10. Put Safety First 

The host utility often invites mutual aid crews to its safety meetings to make them aware of known dangers in the storm-stricken zone. Requesting utilities only allow outside mutual aid crews to work dead-on tasks such as rebuilding poles and transformers. They then turn to their own internal crews to reenergize the circuit. In some cases, however, mutual aid crews may be able to work live lines if they have the right equipment, trained personnel and a bird dog watching them, Hyland says.

In general, linemen have fewer accidents during mutual aid projects than any other time, according to Hyland.

“Linemen are locked and loaded, and focused on the job during mutual aid,” he explained. “They know the dangers and, because they are outside of their territory, they are not complacent. In fact, more injuries can happen on the road getting to the mutual aid site than during the work itself.”

In Con Edison’s experience, the most important safety principles apply across the board. For example, at Con Edison, each job — whether it involves mutual assistance and contractor employees, or only Con Edison employees — begins with a safety job briefing and a review of human performance improvement principles. The briefing addresses details of the work that is about to take place as well as any potential hazards. During this meeting, questions and situational awareness are encouraged.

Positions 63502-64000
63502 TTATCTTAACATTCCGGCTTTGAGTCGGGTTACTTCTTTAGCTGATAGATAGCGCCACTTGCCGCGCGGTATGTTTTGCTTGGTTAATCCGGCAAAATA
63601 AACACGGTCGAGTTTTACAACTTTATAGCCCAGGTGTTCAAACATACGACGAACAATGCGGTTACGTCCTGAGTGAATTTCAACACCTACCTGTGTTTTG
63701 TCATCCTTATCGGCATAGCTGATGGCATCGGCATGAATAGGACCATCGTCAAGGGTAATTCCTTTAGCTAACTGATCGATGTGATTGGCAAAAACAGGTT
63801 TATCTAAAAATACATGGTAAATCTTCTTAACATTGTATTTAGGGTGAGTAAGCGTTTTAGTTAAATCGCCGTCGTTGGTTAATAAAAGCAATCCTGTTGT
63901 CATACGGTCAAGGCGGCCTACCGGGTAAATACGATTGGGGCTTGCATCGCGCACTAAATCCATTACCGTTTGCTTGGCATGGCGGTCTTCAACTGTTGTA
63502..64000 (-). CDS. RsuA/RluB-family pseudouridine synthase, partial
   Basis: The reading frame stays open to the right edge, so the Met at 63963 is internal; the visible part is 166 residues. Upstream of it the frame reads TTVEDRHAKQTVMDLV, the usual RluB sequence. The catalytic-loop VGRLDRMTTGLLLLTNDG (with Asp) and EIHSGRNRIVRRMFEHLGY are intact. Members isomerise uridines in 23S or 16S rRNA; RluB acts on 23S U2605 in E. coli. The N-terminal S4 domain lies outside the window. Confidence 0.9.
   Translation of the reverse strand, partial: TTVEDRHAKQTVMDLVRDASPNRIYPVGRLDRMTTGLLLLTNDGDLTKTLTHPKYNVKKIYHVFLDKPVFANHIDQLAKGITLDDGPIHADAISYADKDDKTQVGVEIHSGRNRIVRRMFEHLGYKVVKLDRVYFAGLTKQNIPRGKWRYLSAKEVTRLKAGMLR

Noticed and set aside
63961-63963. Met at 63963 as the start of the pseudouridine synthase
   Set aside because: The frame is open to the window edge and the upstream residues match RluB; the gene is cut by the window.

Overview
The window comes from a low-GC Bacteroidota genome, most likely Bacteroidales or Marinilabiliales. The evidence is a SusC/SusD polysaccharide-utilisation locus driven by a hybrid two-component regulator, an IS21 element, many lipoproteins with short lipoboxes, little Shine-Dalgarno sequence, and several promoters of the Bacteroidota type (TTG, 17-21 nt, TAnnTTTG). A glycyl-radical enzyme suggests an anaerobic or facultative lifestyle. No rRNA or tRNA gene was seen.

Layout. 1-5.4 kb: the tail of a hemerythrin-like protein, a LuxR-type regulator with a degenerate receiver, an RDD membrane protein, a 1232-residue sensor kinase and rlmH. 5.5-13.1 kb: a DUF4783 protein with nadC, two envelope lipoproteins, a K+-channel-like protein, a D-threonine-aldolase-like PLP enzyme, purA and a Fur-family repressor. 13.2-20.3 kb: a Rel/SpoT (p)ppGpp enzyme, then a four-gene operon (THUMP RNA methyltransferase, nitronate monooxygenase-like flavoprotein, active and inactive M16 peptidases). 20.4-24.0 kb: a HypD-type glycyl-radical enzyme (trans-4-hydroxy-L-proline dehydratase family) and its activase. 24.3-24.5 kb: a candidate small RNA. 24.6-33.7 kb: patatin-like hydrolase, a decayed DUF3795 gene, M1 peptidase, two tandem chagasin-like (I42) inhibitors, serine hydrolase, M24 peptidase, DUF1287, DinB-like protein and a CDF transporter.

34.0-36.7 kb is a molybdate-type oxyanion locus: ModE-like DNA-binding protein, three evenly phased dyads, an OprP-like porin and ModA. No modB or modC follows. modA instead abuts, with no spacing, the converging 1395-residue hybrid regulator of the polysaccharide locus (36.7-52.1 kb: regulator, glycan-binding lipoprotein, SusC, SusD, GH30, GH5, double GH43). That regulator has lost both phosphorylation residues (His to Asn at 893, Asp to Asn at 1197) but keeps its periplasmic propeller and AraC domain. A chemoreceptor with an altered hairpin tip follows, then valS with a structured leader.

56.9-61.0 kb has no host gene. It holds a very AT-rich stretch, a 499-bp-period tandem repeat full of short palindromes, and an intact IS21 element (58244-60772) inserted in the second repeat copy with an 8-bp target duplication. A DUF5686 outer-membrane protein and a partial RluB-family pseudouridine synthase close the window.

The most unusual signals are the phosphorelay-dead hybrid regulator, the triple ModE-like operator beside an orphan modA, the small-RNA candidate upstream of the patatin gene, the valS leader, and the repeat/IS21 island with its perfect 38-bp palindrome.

“Workers must wear the proper protective clothing, set up equipment and safety barriers correctly, and cross-check their colleagues to make sure they are working properly,” Yip said. “These and other safety principles are consistent across the country.” ♦

Sidebar: Crossing the Canadian Border to Provide Mutual Assistance

Winter Storm Stella blasted New York, Pennsylvania and Vermont with 3 ft to 5 ft of snow in mid-March 2017. Because of the amount of snowfall in the Northeast and hurricane-force wind gusts in New England, the storm was rated as a Category 3 by the National Centers for Environmental Information.

Almost 250,000 customers from Virginia to Pennsylvania were without power because of the severe storm. To help restore power quickly, Quanta Services and National Grid called on Valard Québec for assistance. Oftentimes, the snowstorms in the Northeast also hit the Québec province, but that was not the case with Storm Stella. As such, Alain Gagné, vice president of Valard Québec, says he had enough manpower available to lend a helping hand.